Instead of using existing facilities, the military issued Tuskegee Airfield a contract and taught flight training while a separate segregated base was being built for aerial training. The first training program was conducted at the Tuskegee Institute's Moton field using civilian planes. After the cadets completed their primary training, they were sent to Tuskegee Army Air Field for further training on combat aircraft. The training of colored pilots had an increasing element of difficult times because there were no blacks instructors in the military during these times. Because of this, eleven white officers were assigned to instruct the 429 enlisted men and 47 officers. This was one of the first examples of an integrated military unit. The first aviation cadet class began in July 1941 and completed their training nine months later in March 1942. Training in meteorology, navigation, and instruments was conducted at bases that provided ground training to all the support personnel for the Pilots. The Air Corps was in charge of all training supplies at Tuskegee Institute. They provided aircraft, uniforms, literature, and flying safety equipment while Tuskegee Institute made sure that their facilities were proper and well supplied for the flight instructors and airmen.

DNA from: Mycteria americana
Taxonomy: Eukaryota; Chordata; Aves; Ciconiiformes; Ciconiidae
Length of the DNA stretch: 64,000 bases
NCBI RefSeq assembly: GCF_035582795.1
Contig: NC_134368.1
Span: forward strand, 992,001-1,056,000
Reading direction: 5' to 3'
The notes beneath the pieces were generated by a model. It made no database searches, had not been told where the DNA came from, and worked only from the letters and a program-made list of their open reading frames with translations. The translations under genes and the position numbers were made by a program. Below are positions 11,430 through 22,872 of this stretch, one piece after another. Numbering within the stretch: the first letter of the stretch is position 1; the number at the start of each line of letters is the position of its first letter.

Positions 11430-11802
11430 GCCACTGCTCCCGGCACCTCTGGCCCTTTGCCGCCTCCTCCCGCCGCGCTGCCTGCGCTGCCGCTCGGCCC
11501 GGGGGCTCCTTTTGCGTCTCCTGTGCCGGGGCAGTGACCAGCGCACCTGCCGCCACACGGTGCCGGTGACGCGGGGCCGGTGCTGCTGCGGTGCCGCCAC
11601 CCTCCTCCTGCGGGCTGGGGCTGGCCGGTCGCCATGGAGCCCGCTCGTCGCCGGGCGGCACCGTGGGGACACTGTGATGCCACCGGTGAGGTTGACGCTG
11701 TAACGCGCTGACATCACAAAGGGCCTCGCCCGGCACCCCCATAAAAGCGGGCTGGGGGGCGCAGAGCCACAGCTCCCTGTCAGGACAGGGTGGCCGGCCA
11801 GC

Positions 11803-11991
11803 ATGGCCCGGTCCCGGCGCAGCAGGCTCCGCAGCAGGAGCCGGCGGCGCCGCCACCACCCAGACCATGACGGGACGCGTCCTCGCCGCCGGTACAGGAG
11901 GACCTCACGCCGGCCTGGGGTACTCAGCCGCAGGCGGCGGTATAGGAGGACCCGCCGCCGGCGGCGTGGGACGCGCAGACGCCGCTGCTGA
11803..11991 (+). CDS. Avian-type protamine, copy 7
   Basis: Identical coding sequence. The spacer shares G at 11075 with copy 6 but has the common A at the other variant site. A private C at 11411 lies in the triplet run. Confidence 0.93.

Thirteen started in the first class of future black aviators and five successfully completed the program. One these five lucky men was Captain Benjamin O. Davis, Jr., a West Point Academy graduate. The other four graduates receive commissions as second Lieutenants. Benjamin Davis was a special individual who would later become the first black commander of the 99th Fighter Squadron. Davis was born in Washington, D.C. on December 18, 1912, born to Benjamin O. Davis, Sr. and Elnora Dickerson Davis. The future four-star generals love for flight began at the age of 13, in the summer of 1926. Adolescent Benjamin Davis Jr. went for a flight with a barnstorming pilot at Bolling Field in Washington, D.C. Davis entered the United States Military Academy in 1932. Like all potential cadets, Davis needed to gain sponsorship from a congressman or the president. Davis was fortunate in gaining this through Representative Oscar De Priest of Chicago, the only black member of Congress.